Mr. Tange's letters also note difficulty in securing financing for the project from the central government.
Professor Tange was desperate to secure the budget through his acquaintances in the government. I suspect that his sense of guilt compelled him to commit to the reconstruction effort, as he did not exercise resistance against the military during the war.

What do you propose in regard to city planning today in Hiroshima?
Buildings and trees keep the memories alive of the people who lived or worked there. Through careful consideration, I hope that the buildings and trees worth preserving will be preserved.


Kenzo Tange's letters
Twenty-three letters sent by Kenzo Tange, selected as the architect to design Peace Memorial Park, to then Hiroshima Mayor Shinso Hamai and other figures for about two years, from 1949, are kept at the Hiroshima Municipal Archives. In 1989, a former official working for the City of Hiroshima donated them to the archives on the condition that they be held from the public until after Mr. Tange’s death. The letters include previously unreported communications with Isamu Noguchi, a sculptor who designed the Peace Bridges, and an episode in which he negotiated with the central government to raise subsidies for the project by describing the facilities in the park as a “base for peace activities.”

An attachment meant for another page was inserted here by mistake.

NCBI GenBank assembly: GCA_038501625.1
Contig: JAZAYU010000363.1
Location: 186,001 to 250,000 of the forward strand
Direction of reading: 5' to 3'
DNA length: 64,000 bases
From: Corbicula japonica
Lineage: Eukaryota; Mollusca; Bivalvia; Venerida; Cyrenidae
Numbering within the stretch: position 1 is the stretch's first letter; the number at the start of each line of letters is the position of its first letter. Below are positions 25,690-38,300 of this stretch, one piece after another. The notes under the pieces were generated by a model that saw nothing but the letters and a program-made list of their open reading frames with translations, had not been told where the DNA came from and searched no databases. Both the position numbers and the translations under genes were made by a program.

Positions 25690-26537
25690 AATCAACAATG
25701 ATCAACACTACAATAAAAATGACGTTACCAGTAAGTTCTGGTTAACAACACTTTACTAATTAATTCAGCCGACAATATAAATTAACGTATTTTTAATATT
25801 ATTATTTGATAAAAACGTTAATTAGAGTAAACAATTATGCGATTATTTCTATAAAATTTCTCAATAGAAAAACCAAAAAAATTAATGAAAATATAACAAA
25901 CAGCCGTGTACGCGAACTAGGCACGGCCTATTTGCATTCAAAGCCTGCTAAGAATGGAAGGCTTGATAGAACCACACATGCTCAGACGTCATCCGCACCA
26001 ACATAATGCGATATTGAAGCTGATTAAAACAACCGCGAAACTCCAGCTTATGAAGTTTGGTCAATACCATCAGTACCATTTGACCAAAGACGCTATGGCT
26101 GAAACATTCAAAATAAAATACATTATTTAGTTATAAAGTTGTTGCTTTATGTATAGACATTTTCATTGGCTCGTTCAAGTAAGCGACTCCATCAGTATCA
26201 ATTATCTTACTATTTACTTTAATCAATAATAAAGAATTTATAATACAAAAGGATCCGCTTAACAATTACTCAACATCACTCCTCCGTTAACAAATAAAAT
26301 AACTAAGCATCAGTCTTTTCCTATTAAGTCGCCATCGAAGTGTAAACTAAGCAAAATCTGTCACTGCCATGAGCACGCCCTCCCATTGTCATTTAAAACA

(Originally published on July 17, 2009)

Related articles
Photos of designing Hiroshima Peace Memorial Park, 60 years ago, are newly found (July 19, 2009)